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How injuries forced Paige Bueckers to become a better version of herself: 'There's just a maturity about her'

Nearly two years will have passed when Bueckers finally returns to the court, but she didn't let the time away from basketball go to waste.

Photo: Ian Bethune

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Last week’s Weekly:

How injuries forced Paige Bueckers to become a better version of herself: 'There's just a maturity about her'

The last time Paige Bueckers appeared in a game was Apr. 3, 2022, in the national championship game against South Carolina. However, she hasn’t been at 100 percent in a contest since she suffered her first knee injury back on Dec. 5, 2021.

That means by the time of UConn’s exhibition this season versus Southern Connecticut — which is expected to be her return to the court — rolls around on Nov. 4, 699 days will have passed since Bueckers last played a game at full strength. Or to put it another way: 31 days short of two years.

Over that span, the road hasn’t been easy for either the player or the program. Bueckers had the sport she lives for taken away for most of two seasons while the Huskies have endured some of their lowest points in recent memory without their superstar.

While the injuries have been close to a worse-case scenario for everyone involved, there’s a silver lining to it all. Bueckers will never again take the game of basketball for granted and will do anything and everything in her power to keep herself on the floor.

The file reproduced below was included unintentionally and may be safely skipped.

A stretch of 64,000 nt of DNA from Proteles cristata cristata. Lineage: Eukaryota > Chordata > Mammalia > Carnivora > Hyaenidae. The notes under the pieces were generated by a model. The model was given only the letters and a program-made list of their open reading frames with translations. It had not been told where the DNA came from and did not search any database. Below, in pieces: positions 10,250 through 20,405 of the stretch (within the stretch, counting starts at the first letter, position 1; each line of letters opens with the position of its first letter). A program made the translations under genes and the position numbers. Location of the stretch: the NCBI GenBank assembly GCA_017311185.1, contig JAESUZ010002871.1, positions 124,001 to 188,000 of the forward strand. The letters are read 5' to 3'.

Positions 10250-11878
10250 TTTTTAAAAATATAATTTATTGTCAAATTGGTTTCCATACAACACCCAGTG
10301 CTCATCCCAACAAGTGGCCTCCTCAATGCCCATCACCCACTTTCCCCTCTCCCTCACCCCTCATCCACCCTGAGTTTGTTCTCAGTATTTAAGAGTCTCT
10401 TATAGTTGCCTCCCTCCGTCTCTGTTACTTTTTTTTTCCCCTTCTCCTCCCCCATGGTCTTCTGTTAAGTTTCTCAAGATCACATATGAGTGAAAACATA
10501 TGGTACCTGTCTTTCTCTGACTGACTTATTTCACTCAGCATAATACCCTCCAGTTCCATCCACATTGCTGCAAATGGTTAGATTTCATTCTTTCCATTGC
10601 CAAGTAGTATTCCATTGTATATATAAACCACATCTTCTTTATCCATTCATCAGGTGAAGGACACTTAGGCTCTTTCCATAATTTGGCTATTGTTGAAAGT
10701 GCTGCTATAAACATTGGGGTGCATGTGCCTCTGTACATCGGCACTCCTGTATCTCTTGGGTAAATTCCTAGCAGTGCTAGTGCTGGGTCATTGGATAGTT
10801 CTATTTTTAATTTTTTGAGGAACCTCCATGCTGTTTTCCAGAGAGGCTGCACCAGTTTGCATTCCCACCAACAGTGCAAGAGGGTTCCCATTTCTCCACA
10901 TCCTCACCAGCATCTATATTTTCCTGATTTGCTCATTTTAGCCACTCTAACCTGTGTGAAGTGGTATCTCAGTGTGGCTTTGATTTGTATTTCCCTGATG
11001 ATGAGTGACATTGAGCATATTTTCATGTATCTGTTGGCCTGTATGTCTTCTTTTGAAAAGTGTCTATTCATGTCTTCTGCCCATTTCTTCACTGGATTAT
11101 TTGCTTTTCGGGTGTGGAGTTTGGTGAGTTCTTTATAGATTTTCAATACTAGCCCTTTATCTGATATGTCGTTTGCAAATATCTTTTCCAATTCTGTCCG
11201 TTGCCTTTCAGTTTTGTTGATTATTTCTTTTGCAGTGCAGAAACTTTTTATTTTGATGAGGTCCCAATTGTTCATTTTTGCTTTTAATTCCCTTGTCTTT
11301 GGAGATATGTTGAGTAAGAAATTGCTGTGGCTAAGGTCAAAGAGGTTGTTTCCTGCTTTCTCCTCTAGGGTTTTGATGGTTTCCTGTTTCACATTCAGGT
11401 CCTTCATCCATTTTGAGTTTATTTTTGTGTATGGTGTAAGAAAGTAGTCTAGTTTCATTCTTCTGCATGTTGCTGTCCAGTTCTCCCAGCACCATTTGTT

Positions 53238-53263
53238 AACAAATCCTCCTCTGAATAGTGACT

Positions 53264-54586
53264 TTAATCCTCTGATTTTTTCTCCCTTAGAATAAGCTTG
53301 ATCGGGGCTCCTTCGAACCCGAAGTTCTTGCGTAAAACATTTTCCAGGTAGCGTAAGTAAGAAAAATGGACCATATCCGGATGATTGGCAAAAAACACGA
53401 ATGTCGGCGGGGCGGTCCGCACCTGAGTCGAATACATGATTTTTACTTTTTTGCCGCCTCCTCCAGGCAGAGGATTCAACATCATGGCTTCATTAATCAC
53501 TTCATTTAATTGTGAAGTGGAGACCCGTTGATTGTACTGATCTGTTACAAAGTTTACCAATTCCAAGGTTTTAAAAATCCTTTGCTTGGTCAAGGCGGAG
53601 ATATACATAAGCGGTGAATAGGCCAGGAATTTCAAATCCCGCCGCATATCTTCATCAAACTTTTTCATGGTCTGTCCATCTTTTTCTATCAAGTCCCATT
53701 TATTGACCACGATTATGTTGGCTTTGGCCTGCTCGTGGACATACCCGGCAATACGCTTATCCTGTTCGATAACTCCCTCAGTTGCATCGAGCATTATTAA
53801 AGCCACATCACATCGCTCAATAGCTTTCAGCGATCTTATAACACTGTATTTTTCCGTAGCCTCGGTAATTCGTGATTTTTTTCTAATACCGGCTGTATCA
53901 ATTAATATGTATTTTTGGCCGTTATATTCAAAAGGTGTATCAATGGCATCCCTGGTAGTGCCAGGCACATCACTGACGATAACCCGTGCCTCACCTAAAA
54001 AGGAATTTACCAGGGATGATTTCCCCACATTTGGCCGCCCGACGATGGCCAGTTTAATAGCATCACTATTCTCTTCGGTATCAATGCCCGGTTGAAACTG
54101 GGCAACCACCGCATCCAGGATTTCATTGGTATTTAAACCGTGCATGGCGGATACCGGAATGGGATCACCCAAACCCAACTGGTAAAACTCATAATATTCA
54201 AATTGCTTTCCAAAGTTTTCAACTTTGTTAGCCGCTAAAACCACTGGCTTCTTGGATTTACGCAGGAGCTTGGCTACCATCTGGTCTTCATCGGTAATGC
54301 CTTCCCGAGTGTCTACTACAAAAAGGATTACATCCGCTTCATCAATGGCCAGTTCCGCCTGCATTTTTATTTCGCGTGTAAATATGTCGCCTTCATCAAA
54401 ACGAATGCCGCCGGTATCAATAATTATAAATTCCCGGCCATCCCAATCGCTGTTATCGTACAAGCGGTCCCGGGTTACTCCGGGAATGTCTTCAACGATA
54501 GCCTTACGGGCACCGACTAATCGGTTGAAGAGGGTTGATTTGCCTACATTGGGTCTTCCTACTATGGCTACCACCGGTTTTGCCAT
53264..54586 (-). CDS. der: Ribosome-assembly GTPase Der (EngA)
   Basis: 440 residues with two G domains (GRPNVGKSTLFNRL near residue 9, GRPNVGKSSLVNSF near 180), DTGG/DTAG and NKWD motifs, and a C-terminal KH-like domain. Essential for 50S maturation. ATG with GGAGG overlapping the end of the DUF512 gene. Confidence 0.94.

“She loves the game. She loves playing. She's in the gym more than anybody I've ever had,” Geno Auriemma said. “Paige is bigger, stronger. Paige doesn't look like the skinny little freshmen that came in here three years ago. She looks like a college player now. She's worked incredibly hard and all that work is for one purpose, and that's to play the game that she loves.”

The circumstances of the two injuries — a tibial plateau fracture and lateral meniscus tear in 2021 followed by a torn ACL in 2022 — forced Bueckers to mature faster than she would’ve otherwise. Before going down, she admitted that she thought she was invincible because she’d never dealt with any major injuries.

Bueckers hit with a dose of reality — twice. But instead of getting down on herself, she put her head down and went to work. She didn’t let the time away from the court go to waste and has come back with a professional approach to the game.

“This is the most time she has spent working on her body, her mind, just taking care of herself. And usually a lot of this stuff for these kids doesn't happen until they get to the pros,” Auriemma said. “There's just a maturity about her… She's still a kid trying to figure it out, but she's got it figured out as best as you can be figured out by a kid her age having gone through what she's gone through.”

“She's put in so much this past year, even these past two years with all her injuries. With her rehab, her discipline, she's really changed her mindset. She's grown a lot, matured a lot,” Azzi Fudd added. “She's put in so much time, energy — just so much — to be in this position.”

While UConn may have a newer, wiser Bueckers the basketball player when she steps on the court again on Nov. 4, she’s still the same person as she’s always been. But whatever version of Bueckers the Huskies get, they’ll just be happy to have her back on the floor.

“She's not any different. She's the same old Paige,” Nika Mühl said. “I was just looking at her and it’s like, ‘It's Paige.’ I'm happy to finally have that energy back.”

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